Sri Lanka

Drawing the line: Cartoonists under threat

While the danger faced by cartoonists is brought into focus by the attack on French satirical magazine Charlie Hebdo, the threats far exceed Islamic extremism. A CPJ special report finds that as their work transcends borders and languages and simplifies complex political situations, cartoonists around the world are being imprisoned, forced into hiding, threatened with legal action or killed. In Malaysia, political cartoonist Zunar, pictured, could face decades in prison for his work.

Slideshow: Cartoonists share their work
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(AP/Joshua Paul)

Alerts   |   Sri Lanka

Sri Lanka moves to re-establish restrictive media regulatory body

New York, July 7, 2015--The Committee to Protect Journalists is concerned about Sri Lankan authorities' decision to re-establish the Sri Lankan Press Council, a media regulatory body which gives the government powers to jail journalists in connection with their reporting.

Reports   |   Bangladesh, Denmark, Ecuador, France, India, Iran, Malaysia, South Africa, Sri Lanka, Syria, USA, Venezuela

Drawing the line: Cartoonists under threat

On January 7, two gunmen burst into the offices of French satirical magazine Charlie Hebdo, killing eight journalists and bringing into focus the risks cartoonists face. But with the ability of their work to transcend borders and languages, and to simplify complex political situations, the threats faced by cartoonists around the world—who are being imprisoned, forced into hiding, threatened with legal action or killed—far exceed Islamic extremism. A Committee to Protect Journalists special report by Shawn W. Crispin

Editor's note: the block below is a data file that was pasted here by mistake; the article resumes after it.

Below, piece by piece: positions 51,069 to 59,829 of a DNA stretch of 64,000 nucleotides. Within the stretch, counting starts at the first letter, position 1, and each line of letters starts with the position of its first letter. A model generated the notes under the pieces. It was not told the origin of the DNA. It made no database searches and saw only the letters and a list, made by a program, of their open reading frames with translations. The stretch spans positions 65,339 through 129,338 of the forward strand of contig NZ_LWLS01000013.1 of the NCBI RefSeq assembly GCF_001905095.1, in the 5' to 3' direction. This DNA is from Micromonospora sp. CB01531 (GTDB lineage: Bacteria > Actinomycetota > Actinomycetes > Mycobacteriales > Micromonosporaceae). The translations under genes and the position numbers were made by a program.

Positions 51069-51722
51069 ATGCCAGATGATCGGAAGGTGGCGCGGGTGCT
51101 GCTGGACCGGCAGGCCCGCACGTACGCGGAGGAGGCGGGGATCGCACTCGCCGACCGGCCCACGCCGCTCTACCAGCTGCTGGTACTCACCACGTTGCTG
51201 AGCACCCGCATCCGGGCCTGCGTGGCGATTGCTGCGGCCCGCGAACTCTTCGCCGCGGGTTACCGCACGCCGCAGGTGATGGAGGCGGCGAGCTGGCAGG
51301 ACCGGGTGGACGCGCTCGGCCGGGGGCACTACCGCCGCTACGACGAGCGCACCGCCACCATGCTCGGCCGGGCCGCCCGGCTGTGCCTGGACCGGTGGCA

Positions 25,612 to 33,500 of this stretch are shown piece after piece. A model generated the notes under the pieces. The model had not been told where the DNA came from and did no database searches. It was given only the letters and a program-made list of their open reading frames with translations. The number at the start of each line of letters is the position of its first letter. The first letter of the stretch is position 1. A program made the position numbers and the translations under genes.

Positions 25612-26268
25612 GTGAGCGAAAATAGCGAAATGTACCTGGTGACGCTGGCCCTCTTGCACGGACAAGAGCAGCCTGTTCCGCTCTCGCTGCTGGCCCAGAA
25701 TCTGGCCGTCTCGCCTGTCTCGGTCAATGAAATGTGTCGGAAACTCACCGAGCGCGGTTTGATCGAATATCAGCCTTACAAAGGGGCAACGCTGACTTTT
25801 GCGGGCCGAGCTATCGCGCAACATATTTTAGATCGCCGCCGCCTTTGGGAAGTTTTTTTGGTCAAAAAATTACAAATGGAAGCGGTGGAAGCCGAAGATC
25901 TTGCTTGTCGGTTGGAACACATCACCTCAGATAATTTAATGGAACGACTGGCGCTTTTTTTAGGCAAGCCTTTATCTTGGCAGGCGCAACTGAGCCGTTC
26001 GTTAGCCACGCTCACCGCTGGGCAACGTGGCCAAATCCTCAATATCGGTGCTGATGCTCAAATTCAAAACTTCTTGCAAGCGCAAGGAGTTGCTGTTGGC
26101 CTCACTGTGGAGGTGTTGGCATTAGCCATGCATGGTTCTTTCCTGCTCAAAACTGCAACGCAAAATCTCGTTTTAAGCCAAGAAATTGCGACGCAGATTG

Alerts   |   Sri Lanka

Journalist faces charges after publishing report critical of Sri Lankan police

New York, April 9, 2015--A freelance journalist for a Tamil-language daily in Sri Lanka has been charged in connection with a story he wrote that criticized the police, according to news reports and the paper's editor, who spoke to the Committee to Protect Journalists.

Letters   |   Sri Lanka

CPJ calls on Sri Lanka to improve press freedom

Dear President Sirisena, As your government's post-election 100-day agenda nears completion the Committee to Protect Journalists, an international press freedom organization, recognizes your early endeavors in keeping promises to ensure media freedom. CPJ would like to request a meeting with you and your government to discuss the problems that persist for the country's media.

Letters   |   Sri Lanka

Sri Lankan president should ensure improved climate for press freedom

Dear President Sirisena: The Committee to Protect Journalists, an international press freedom organization, is writing to congratulate you on your recent victory in Sri Lanka's presidential election. As Sri Lanka readies itself for a new chapter in its history, we urge your government to take concrete and meaningful steps to improve the climate for press freedom.

Blog   |   Sri Lanka

How Sri Lanka's new president can ease decade of repressive press measures

Newspapers announce the election victory of Maithripala Sirisena, who has pledged to improve conditions for the press in Sri Lanka. (AFP/Lakruwan Wanniarachchi)